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Patients Are the "Missing Piece" for ACO Success

Laura Joszt
Industry experts discussed the big issues facing accountable care organizations (ACO) at the Brookings Institute's event, The State of Accountable Care: Evidence to Date and Next Steps, held Monday in Washington, DC.
Industry experts discussed the big issues facing accountable care organizations (ACO) at the Brookings Institute’s event, The State of Accountable Care: Evidence to Date and Next Steps, held Monday in Washington, DC.

There are many challenges for hospitals that have become ACOs or are considering doing so, including engaging beneficiaries, payment formulas, combining ACO reforms with other payment reforms, and identifying best practices for clinical transformation.

Kelly Taylor, director of care management and quality at Mercy Clinics, explained that it was her organization’s drive to keep pushing forward even during the difficult times that made it become successful. Mercy’s Medicare ACO is participating in the Medicare Shared Savings Program and received a shared savings payment this year.

According to Ms Taylor, the physicians were the most difficult individuals to get on board when transitioning over to an ACO. In comparison, the patients were happy enough to make the change if it meant being more involved.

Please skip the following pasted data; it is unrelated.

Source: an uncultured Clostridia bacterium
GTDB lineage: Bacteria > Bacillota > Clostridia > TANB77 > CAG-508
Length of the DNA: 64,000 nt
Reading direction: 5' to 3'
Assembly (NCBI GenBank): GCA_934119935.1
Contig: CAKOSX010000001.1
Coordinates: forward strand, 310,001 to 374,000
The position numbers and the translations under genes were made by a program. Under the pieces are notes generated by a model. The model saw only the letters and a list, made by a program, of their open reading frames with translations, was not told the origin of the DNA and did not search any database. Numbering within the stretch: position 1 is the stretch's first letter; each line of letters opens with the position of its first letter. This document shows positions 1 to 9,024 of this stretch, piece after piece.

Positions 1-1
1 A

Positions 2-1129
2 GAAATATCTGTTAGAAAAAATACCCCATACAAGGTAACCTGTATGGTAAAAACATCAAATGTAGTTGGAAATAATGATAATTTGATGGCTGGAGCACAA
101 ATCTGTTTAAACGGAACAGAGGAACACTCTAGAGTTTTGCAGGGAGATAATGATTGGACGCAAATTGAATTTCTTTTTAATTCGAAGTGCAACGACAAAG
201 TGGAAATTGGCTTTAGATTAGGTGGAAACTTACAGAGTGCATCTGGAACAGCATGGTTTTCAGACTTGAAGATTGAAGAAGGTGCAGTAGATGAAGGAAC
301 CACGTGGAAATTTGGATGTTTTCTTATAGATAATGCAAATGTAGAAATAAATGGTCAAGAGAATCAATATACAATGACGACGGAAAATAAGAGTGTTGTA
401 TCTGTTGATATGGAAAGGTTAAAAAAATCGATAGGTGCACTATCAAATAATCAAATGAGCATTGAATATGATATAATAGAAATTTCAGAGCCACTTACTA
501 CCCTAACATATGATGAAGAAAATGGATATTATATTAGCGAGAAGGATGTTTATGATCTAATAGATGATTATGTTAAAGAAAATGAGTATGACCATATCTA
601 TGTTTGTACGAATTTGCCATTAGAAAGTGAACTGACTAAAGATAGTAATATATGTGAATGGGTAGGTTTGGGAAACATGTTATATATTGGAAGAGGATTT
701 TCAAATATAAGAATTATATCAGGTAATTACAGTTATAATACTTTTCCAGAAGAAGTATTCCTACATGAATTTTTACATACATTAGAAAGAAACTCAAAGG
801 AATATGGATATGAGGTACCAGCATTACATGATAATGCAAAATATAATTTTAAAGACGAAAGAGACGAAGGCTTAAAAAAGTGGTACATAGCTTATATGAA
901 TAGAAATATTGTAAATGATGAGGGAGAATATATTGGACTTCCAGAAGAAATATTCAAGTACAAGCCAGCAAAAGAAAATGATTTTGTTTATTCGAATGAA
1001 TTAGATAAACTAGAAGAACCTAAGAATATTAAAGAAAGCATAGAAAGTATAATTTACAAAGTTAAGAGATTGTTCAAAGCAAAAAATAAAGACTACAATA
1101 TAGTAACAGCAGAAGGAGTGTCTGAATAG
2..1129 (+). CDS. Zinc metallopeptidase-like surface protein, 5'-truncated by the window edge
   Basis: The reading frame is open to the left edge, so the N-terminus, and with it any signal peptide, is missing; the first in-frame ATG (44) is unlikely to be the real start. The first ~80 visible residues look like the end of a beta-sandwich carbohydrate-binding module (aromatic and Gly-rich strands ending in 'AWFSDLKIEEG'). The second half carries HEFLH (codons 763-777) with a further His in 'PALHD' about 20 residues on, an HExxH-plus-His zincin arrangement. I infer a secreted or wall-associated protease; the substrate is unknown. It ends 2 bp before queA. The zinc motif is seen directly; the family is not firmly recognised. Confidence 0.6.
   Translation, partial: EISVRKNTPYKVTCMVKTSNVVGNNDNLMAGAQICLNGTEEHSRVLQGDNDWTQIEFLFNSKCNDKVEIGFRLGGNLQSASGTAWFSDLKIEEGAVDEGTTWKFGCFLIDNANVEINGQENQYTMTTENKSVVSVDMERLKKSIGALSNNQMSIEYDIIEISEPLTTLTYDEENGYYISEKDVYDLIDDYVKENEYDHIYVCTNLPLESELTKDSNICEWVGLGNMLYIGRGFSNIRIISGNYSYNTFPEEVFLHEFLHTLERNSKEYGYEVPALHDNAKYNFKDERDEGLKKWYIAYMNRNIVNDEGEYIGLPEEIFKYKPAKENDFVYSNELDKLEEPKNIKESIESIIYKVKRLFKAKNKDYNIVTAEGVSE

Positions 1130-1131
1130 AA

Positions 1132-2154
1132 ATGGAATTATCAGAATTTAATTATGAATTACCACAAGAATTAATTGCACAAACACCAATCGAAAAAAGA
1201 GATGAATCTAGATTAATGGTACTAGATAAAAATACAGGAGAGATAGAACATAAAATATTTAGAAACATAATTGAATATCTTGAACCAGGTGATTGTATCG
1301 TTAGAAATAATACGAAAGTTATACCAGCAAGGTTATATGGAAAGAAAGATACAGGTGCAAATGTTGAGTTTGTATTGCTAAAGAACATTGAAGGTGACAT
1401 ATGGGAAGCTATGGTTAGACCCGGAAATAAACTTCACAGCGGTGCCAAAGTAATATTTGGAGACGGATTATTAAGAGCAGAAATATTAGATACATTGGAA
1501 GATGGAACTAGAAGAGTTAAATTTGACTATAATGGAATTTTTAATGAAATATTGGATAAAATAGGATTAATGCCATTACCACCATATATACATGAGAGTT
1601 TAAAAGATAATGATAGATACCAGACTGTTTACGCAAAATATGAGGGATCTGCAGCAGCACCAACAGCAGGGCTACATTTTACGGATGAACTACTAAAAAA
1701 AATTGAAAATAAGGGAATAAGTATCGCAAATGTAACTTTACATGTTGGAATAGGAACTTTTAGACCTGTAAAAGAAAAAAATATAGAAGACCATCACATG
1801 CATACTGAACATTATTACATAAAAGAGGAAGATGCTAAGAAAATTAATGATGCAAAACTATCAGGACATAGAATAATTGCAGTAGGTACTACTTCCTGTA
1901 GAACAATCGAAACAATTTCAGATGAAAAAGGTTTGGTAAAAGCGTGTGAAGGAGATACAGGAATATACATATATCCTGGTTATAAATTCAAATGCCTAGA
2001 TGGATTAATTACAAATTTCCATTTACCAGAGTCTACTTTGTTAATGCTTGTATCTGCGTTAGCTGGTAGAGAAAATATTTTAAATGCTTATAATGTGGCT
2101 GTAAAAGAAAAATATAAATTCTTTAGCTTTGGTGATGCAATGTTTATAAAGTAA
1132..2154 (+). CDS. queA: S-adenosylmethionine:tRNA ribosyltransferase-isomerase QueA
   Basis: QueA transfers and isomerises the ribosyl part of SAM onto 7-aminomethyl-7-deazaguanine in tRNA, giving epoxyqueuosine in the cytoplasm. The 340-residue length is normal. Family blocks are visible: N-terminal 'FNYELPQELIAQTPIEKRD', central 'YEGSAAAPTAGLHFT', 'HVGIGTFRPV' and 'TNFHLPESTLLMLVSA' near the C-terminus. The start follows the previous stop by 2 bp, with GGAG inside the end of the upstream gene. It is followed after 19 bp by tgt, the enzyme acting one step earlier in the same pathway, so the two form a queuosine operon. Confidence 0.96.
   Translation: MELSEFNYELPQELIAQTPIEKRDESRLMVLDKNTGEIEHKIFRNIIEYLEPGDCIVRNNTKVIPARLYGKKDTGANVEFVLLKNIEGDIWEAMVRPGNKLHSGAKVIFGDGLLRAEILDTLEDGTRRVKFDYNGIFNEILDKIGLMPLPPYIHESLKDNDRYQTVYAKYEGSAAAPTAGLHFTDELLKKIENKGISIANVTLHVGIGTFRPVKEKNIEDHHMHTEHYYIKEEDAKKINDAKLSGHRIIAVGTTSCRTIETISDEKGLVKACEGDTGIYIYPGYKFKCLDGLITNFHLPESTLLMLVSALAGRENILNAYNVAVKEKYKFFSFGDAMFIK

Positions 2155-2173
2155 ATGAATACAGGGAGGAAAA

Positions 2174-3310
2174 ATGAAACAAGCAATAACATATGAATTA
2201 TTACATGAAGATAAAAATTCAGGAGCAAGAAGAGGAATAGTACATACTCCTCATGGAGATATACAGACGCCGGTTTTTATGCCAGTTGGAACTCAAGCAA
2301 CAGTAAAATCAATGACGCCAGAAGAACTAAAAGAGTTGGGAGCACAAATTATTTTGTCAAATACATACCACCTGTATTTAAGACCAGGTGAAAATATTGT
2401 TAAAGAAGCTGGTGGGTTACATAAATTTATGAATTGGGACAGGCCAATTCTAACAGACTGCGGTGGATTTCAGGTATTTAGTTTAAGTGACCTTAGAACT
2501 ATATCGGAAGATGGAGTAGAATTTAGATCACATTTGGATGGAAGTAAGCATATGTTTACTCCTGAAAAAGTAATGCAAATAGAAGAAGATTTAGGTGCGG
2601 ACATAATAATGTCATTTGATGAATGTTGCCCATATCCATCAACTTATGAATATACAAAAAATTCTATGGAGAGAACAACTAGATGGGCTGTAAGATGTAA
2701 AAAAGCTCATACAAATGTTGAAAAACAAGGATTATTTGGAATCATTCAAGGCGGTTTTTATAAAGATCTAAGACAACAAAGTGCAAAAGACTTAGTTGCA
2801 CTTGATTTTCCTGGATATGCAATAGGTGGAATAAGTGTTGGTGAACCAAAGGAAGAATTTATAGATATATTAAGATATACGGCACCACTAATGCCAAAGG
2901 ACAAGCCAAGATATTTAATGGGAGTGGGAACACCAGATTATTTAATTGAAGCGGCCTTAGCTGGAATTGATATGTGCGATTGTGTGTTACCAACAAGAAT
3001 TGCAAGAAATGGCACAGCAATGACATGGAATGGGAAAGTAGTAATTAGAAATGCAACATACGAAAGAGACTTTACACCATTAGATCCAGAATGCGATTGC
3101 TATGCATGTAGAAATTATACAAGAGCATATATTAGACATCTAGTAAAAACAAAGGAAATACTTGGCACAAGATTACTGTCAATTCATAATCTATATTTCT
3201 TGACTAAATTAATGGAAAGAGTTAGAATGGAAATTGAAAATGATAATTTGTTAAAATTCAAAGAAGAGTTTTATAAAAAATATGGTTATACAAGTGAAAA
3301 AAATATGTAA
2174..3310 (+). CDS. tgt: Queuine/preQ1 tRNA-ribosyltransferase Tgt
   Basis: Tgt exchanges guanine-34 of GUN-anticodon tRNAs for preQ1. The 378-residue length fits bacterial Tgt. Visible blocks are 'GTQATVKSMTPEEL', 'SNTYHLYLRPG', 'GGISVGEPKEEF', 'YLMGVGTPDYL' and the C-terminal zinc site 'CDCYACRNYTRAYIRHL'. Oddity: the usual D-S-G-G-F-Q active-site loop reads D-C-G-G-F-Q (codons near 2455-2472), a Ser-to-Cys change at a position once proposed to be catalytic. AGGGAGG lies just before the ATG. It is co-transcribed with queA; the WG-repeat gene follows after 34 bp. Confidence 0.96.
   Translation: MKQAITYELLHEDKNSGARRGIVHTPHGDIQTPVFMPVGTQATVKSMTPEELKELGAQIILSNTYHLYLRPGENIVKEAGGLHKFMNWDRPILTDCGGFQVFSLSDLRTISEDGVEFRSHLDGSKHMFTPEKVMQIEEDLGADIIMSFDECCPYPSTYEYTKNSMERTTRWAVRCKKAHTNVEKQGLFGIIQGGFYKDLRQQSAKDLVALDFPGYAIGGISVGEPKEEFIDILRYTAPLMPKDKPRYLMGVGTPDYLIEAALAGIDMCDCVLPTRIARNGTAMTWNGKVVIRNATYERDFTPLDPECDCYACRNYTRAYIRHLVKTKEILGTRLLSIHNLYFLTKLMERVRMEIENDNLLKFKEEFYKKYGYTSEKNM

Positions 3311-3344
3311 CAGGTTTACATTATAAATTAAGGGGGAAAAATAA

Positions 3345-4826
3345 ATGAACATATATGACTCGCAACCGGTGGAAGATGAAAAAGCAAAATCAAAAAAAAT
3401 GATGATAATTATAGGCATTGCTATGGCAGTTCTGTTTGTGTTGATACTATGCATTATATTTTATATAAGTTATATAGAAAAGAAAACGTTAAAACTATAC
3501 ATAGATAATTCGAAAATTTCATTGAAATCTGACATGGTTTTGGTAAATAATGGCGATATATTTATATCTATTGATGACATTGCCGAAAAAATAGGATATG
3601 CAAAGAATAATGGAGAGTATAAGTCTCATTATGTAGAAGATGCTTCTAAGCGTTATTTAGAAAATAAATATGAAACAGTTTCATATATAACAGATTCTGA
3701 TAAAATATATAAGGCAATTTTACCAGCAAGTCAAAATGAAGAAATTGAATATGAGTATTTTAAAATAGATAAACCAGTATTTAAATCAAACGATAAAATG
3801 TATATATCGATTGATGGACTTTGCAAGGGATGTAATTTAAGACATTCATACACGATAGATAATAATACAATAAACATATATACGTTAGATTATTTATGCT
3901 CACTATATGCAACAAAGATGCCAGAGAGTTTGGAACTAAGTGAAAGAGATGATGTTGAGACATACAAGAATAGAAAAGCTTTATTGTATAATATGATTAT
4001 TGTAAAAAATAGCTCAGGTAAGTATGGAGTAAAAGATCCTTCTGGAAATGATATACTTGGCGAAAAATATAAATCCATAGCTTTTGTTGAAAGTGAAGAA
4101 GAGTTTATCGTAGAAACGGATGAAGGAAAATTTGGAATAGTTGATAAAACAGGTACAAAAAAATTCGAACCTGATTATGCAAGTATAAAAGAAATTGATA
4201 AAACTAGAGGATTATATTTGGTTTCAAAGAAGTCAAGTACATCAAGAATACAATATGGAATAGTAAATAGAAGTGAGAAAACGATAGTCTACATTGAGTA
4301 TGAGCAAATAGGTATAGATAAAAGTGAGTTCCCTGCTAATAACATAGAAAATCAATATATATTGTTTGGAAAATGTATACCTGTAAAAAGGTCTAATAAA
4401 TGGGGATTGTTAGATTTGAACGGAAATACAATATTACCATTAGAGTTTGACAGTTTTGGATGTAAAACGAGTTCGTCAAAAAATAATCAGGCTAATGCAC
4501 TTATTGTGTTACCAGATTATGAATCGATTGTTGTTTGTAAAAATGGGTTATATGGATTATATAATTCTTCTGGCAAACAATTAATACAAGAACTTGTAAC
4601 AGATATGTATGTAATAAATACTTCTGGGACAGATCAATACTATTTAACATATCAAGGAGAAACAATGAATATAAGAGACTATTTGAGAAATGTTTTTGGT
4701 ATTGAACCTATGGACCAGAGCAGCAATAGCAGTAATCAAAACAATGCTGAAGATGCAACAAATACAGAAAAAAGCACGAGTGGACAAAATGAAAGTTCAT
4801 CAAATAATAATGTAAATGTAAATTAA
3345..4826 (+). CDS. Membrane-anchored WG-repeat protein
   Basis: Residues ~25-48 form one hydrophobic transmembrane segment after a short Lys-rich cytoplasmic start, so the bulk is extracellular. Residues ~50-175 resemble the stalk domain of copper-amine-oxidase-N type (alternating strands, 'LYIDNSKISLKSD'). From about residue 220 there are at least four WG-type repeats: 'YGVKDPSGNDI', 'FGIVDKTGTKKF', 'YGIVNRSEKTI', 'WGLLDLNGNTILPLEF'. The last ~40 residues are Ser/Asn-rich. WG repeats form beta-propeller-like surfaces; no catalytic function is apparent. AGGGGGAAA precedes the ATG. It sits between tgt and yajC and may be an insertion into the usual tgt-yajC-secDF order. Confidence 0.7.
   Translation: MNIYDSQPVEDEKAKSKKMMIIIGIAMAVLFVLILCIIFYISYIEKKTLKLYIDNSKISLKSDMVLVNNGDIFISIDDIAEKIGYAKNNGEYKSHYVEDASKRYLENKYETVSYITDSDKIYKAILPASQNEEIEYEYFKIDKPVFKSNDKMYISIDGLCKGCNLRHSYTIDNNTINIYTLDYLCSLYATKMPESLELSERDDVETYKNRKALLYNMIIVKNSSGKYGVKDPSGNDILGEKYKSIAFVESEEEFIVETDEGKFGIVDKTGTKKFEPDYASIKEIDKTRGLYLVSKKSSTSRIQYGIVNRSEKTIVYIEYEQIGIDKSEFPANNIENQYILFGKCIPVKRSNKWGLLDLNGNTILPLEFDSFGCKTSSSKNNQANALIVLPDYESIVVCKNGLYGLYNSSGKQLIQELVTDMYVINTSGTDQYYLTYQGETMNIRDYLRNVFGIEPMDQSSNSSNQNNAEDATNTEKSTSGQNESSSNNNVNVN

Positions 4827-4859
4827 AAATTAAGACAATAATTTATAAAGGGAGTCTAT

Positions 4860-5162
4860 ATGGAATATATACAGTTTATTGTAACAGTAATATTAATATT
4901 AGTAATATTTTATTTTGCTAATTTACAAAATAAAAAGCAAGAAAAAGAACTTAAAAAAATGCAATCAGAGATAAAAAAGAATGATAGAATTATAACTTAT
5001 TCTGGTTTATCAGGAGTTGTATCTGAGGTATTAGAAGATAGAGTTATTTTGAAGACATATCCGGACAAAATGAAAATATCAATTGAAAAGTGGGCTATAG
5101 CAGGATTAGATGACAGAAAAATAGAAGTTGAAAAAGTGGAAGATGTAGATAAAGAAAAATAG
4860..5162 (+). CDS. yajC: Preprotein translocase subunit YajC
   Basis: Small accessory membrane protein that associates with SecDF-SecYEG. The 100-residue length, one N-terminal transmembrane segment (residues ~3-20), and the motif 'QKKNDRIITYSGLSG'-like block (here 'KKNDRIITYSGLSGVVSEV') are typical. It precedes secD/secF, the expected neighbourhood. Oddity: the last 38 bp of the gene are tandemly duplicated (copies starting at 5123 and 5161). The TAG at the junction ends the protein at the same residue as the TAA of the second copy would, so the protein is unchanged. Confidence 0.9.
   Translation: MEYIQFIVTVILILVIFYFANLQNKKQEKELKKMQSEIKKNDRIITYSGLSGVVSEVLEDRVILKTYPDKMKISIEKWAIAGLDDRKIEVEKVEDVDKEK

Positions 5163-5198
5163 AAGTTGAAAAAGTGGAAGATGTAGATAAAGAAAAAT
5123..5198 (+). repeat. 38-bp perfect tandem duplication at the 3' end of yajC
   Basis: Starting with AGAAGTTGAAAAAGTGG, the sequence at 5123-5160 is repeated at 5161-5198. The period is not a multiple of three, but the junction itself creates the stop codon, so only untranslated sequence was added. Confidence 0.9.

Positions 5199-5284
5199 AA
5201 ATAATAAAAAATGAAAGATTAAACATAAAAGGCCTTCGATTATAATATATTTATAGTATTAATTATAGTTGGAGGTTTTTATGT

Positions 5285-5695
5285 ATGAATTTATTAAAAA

“Most patients want to be part of what’s going on in their life,” she said. “I think it’s a big reason why we’ve had issues with low medication adherence or low quality outcomes. The patient is really the missing piece.”

Patient engagement is one of the biggest concerns about ACOs, according to Jennifer Sweeney, vice president of the National Partnership for Women and Families. Although her organization has looked at ACOs as a benefit from the beginning, one issue is that they can devolve into just a financial mechanism instead of taking the time to truly transform care, she said.

“What I’m not seeing is collaboration between consumer organizations and ACOs,” Ms Sweeney said. “Consumer groups have expertise when it comes to communicating with patients and families.”

She added that consumer organizations, like her own, are open to working with ACOs to figure out these problems and lend a hand. For hospitals concerned about patients staying in an ACO, Ms Sweeney recommends avoiding marketing, which she called a “misguided approach.” There is no need to treat ACOs like a sales pitch when consumers are getting the kind of patient-centered care they want. Instead, she suggests building awareness through an educational approach.


 
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